Vv. 7, 8. Gilead and Manasseh are Mine: Ephraim is My helmet; Judah is My sceptrebut as for My enemies, Moab shall be My washpot, Edom shall acknowledge Me conqueror, and Philistia shall bewail her defeat.
Ver. 8. The ignominious vassalage of Moab and Edom is depicted under the image (1) of the washpot, in which the conqueror returning in triumph washed off the sweat of battle, and (2) of the ground on which (some say, the slave to whom] he flung his sandals. Over Philistia will I triumph. So it runs in the later version of this oracle, which is incorporated in the 108th Psalm. In the earlier version, contained in the both, it is, “Cry aloud because of Me, Philistia,' i. e. probably 'wail aloud.' But the meaning of both expressions is the same. See $ 125, notes,
§ 12. PSALM XVIII.
THIS, the longest and noblest of all David's Psalms, was, as we
learn from its conclusion, sung in the last years of prosperity which crowned his life, when the surrounding nations had become his tributaries and distant nations hasted to do him homage. Thus it is a fervent outpouring of gratitude, not for a single deliverance, but for all the deliverances of his chequered life.
The form in which this thanksgiving is cast is essentially characters istic. David loved to dwell upon the phenomena of the natural world, not merely for their own beauty or grandeur, but because they were revelations of the goodness and omnipotence of God. The sun by day?, the moon by night, the innocence of childhood, the high calling of man?, are appointed witnesses to the beneficent love of the Creator to His creatures; storm and thunder attest His personal interposition in the world, nay, His very presence on the earth. As David had decribed the actual storm to pourtray the omnipotence of God, so here an imaginary tempest is the vehicle which he employs to convey to himself and to others the lessons of his eventful life from its rise amidst the sheepfolds to its close amidst the glories of a prosperous reign. He dwells upon his history in the consciousness that his had been no ordinary life: that as king of the nation which was appointed to be the bearer of God's true religion to the world, he could claim and had enjoyed His special protection. The unfolding of a page in the history of God's kingdom in the world, had depended on the preservation and prosperity of his life, and thus the powers of death and hell had not prevailed against it; nay more, the descent of the Almighty in wrath to deliver him was in his eyes a solemn vindication of the divine order against the futile opposition of man.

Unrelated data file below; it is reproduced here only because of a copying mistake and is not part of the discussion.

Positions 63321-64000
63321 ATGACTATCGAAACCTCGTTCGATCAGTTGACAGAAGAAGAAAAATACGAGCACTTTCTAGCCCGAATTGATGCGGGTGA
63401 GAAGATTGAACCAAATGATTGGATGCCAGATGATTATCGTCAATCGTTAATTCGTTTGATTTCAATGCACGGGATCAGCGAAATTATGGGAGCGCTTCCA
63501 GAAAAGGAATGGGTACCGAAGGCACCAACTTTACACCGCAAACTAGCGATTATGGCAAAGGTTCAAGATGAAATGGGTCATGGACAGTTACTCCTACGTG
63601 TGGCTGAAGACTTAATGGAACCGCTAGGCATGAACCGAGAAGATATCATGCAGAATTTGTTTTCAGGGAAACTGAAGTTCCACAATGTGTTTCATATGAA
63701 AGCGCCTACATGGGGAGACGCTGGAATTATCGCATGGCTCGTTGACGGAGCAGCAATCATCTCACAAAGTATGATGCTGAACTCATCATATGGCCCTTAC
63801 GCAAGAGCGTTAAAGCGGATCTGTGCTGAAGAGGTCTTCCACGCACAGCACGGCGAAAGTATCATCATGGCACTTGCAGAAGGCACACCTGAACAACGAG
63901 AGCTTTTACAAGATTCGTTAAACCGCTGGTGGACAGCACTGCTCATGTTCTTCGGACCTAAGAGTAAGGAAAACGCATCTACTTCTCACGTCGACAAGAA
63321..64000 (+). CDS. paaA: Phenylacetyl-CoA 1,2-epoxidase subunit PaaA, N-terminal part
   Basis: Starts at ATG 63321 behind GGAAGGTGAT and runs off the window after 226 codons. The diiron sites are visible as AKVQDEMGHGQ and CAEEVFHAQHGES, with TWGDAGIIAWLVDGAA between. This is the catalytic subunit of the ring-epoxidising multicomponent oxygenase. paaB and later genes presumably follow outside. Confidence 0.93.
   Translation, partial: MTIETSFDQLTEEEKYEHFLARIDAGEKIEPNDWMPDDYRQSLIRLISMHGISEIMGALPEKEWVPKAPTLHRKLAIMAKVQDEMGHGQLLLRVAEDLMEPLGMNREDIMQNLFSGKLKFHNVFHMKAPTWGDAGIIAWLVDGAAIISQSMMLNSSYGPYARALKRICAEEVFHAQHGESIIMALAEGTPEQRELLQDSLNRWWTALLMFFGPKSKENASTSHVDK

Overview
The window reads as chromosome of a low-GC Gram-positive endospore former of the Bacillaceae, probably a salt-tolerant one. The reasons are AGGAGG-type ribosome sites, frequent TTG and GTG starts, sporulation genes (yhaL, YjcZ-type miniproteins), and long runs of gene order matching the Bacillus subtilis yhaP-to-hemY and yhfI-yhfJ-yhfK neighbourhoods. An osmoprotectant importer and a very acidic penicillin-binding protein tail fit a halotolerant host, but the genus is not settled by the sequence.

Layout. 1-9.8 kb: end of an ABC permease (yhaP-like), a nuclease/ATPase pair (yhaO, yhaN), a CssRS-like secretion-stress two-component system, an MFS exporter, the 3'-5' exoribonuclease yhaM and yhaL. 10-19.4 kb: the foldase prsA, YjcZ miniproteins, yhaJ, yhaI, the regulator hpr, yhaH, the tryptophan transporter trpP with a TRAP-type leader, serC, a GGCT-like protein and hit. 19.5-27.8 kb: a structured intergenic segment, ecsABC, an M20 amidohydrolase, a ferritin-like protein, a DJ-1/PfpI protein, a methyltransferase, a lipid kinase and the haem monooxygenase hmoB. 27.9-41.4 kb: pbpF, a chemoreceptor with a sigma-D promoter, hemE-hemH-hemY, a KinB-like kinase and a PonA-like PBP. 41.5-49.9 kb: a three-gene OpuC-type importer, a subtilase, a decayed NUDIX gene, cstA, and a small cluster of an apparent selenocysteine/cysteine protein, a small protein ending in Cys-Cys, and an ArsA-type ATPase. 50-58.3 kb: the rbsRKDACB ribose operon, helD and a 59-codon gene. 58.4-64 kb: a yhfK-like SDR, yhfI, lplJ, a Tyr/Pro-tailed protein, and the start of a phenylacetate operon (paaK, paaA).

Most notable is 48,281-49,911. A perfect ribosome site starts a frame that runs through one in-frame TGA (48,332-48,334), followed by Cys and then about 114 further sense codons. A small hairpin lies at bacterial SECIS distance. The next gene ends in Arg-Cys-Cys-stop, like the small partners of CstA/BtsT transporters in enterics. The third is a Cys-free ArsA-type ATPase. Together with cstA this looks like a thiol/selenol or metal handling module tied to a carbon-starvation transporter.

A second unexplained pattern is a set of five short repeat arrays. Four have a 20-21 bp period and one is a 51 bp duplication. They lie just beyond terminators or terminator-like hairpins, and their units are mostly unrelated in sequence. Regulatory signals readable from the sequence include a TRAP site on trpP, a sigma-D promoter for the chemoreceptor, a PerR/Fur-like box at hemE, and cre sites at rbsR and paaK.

It is this moral purpose of the coming of Jehovah to judgment which gives its grandeur to the sublime picture of earthquake and tempest.
Nor is the structure of the Psalm inferior to its subject. Composed in all probability for some great festival, it has all the regularity of structure which such an occasion would demand, and begins, as might be expected, with an exordium of unusual solemnity". The key-note there struck is the special protection of God: this protection, in its relation to the king, gives the real connection to the varying and apparently unconnected strophes which form the body of the Psalms